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Arts And Cultural Industries Add Billions Of Dollars To Canadian Economy

Canada’s cultural sector directly contributed about $46 billion—or 3.8 per cent—to overall Canadian gross domestic product (GDP) in 2007, according to a Conference Board report released today. Moreover, this analysis, Valuing Culture: Measuring and Understanding Canada’s Creative Economy, has determined that culture sector’s impact on the economy is much broader—$84.6 billion in 2007, or 7.4 per cent of total real GDP.
Ottawa, August 26, 2008 — Canada’s cultural sector directly contributed about $46 billion—or 3.8 per cent—to overall Canadian gross domestic product (GDP) in 2007, according to a Conference Board report released today. Moreover, this analysis, Valuing Culture: Measuring and Understanding Canada’s Creative Economy, has determined that culture sector’s impact on the economy is much broader—$84.6 billion in 2007, or 7.4 per cent of total real GDP.

While there is a large and growing body of research that documents the economic value of the culture sector, this report is the most comprehensive study to date, taking into account the substantial direct, indirect, and induced contributions of the culture sector, which together resulted in over a million jobs in the Canadian economy.

“Not only does the arts and cultural industry make a valuable economic contribution in its own right, it also stimulates creative activity in other sectors of the economy,” said Michael Bloom, Vice-President, Organizational Effectiveness and Learning.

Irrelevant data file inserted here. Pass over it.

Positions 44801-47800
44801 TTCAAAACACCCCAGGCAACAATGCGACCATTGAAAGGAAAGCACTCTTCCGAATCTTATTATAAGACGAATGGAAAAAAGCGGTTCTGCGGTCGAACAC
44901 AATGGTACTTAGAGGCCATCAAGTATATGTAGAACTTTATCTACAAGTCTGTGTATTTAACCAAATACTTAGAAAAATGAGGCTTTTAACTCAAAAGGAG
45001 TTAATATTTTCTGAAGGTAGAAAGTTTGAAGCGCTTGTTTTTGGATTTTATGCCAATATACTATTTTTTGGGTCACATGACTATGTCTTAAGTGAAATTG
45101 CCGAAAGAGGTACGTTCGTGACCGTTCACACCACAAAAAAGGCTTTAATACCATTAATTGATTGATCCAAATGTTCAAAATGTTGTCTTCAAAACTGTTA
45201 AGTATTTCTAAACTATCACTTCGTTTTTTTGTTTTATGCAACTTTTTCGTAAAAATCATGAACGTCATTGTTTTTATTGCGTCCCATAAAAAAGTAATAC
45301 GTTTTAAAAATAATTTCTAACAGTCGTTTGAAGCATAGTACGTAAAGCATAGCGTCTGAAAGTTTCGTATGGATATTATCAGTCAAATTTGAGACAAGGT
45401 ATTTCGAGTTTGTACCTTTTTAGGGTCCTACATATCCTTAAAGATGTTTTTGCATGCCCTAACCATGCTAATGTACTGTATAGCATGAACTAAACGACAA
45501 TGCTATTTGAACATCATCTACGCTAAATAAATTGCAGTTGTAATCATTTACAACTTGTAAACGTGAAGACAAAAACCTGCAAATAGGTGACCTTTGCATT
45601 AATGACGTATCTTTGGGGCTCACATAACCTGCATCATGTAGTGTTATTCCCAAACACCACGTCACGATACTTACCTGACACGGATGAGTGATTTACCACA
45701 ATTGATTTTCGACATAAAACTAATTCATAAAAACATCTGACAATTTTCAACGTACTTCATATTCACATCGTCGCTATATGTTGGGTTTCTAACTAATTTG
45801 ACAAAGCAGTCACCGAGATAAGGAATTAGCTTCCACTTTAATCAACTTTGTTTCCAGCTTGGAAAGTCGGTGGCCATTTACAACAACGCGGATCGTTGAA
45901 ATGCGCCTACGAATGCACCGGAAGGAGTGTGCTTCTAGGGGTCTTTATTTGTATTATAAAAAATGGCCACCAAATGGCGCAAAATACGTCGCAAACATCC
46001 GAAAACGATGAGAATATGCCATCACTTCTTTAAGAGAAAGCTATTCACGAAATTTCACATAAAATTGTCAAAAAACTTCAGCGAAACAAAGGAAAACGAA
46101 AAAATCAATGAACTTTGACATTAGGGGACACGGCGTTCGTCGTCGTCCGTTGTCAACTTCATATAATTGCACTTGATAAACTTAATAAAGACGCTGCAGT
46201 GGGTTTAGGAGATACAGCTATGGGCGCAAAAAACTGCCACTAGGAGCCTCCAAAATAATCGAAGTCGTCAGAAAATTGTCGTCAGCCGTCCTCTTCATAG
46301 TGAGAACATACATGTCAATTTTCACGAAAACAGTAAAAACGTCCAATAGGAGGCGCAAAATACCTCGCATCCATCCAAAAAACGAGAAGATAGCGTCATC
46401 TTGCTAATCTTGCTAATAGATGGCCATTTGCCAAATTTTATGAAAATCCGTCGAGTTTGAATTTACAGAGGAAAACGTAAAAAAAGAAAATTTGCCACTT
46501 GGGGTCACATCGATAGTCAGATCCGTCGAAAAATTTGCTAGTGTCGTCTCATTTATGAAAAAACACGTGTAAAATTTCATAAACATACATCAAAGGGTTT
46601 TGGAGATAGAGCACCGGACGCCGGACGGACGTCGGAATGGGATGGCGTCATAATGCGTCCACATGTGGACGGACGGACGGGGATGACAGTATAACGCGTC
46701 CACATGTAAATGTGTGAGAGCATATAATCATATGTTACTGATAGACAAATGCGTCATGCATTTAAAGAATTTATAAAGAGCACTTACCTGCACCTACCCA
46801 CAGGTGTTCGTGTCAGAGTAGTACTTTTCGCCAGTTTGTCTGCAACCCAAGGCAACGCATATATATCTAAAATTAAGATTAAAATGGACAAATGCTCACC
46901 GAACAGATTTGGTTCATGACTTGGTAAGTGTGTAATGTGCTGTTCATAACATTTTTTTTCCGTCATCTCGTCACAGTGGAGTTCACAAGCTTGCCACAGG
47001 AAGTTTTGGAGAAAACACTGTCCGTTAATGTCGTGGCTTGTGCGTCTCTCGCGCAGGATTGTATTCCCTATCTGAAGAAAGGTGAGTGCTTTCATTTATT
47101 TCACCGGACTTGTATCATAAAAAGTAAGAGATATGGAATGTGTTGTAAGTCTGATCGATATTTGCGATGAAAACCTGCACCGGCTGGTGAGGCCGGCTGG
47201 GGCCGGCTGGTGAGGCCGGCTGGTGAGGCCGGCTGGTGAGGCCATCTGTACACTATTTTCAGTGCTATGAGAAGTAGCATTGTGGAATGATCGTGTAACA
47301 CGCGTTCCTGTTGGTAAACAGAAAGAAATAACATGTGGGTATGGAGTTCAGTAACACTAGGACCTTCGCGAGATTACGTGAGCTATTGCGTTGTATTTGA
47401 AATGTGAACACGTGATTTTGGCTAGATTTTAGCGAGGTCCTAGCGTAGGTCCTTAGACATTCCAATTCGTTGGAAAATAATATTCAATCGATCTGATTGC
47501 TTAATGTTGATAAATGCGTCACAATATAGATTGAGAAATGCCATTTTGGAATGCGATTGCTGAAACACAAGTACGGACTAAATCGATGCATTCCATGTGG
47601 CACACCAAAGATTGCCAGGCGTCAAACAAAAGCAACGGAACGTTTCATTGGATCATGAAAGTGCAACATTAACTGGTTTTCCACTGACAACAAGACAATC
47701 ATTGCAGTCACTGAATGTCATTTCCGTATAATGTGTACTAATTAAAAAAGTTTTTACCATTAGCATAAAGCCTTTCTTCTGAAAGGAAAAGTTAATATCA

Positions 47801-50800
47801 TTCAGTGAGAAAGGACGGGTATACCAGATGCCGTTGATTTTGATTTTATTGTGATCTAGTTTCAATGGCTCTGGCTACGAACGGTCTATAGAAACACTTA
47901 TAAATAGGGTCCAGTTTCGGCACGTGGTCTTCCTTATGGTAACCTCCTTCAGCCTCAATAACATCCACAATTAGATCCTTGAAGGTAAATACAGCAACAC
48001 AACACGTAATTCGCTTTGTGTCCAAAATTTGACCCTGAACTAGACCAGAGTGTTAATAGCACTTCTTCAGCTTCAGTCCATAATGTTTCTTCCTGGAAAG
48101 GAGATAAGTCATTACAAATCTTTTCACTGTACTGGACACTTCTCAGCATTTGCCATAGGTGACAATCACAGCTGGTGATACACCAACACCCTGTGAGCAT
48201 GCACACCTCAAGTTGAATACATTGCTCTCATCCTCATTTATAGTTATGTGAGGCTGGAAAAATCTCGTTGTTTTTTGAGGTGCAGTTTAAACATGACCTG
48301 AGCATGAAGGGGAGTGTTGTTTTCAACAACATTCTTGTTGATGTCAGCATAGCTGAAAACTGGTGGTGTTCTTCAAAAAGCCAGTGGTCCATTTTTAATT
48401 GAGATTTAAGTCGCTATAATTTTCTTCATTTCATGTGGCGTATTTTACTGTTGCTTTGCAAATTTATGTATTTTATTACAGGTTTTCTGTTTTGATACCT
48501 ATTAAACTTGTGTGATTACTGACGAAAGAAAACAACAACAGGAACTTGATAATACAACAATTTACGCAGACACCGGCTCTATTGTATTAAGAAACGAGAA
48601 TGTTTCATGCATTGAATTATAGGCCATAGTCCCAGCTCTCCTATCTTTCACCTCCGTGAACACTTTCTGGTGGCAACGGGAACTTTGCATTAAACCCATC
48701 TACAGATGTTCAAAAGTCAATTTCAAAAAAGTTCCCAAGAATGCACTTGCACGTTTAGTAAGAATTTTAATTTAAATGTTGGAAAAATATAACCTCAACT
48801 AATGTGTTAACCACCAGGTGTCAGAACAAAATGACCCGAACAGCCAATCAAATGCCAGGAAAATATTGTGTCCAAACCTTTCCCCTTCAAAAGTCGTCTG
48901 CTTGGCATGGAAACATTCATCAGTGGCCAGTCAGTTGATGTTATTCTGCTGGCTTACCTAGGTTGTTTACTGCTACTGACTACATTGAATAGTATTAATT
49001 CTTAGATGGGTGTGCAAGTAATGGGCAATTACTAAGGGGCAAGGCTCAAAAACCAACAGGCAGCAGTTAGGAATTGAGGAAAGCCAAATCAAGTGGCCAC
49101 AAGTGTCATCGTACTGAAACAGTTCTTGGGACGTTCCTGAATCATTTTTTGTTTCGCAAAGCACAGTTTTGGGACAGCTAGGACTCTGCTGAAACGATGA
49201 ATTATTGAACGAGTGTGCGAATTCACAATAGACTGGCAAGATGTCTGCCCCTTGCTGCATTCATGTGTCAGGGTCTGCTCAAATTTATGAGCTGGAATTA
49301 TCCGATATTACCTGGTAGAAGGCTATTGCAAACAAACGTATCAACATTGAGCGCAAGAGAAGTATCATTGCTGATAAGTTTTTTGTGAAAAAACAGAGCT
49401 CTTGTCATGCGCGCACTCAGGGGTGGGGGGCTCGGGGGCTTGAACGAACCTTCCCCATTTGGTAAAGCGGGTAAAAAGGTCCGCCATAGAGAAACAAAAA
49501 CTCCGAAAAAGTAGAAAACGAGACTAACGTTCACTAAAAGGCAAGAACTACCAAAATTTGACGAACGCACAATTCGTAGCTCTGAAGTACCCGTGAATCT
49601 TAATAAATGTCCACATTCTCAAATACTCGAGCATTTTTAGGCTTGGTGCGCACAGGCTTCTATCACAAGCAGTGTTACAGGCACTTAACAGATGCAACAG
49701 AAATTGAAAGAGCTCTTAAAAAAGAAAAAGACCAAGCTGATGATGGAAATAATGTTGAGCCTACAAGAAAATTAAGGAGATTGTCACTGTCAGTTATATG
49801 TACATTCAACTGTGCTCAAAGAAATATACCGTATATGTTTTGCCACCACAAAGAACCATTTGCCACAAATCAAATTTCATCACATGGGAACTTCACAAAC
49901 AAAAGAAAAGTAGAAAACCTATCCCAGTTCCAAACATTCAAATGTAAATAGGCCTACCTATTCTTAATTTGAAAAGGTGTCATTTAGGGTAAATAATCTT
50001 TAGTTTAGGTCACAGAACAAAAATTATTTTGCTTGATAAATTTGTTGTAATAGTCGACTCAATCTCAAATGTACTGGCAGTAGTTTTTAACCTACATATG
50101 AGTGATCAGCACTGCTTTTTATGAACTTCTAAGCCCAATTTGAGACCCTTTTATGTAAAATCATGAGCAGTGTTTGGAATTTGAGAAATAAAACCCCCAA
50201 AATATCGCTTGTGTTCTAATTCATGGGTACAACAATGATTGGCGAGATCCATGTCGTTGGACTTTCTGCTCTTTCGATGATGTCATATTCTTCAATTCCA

“Countries around the world, as well as many cities and regions, recognize that a dynamic culture sector plays a key role as a magnet for talent, enhances economic output, and acts as a catalyst for prosperity.”

Arts and culture industries employed about 616,000 people in 2003, almost four per cent of national employment. However, the culture sector contributed a total of 1.1 million jobs when direct, indirect and induced effects are taken into account.

Opportunities for growth in the culture sector are being driven by digital technologies and exploding use of the Internet. These technologies allow content producers distribute their works to a wide audience and consumers to participate directly in creating cultural content.

This research was part of a multi-faceted project in collaboration with the Department of Canadian Heritage. The International Forum on the Creative Economy, held in March 2008, brought together 200 scholars, researchers, professionals, industry leaders, and public officials from across Canada and around the world. The conference proceedings and a compendium report—including academic papers from leading researchers from around the world—are available at www.e-library.ca.

For more information contact

Corporate Communications
613-526-3280
corpcomm@conferenceboard.ca


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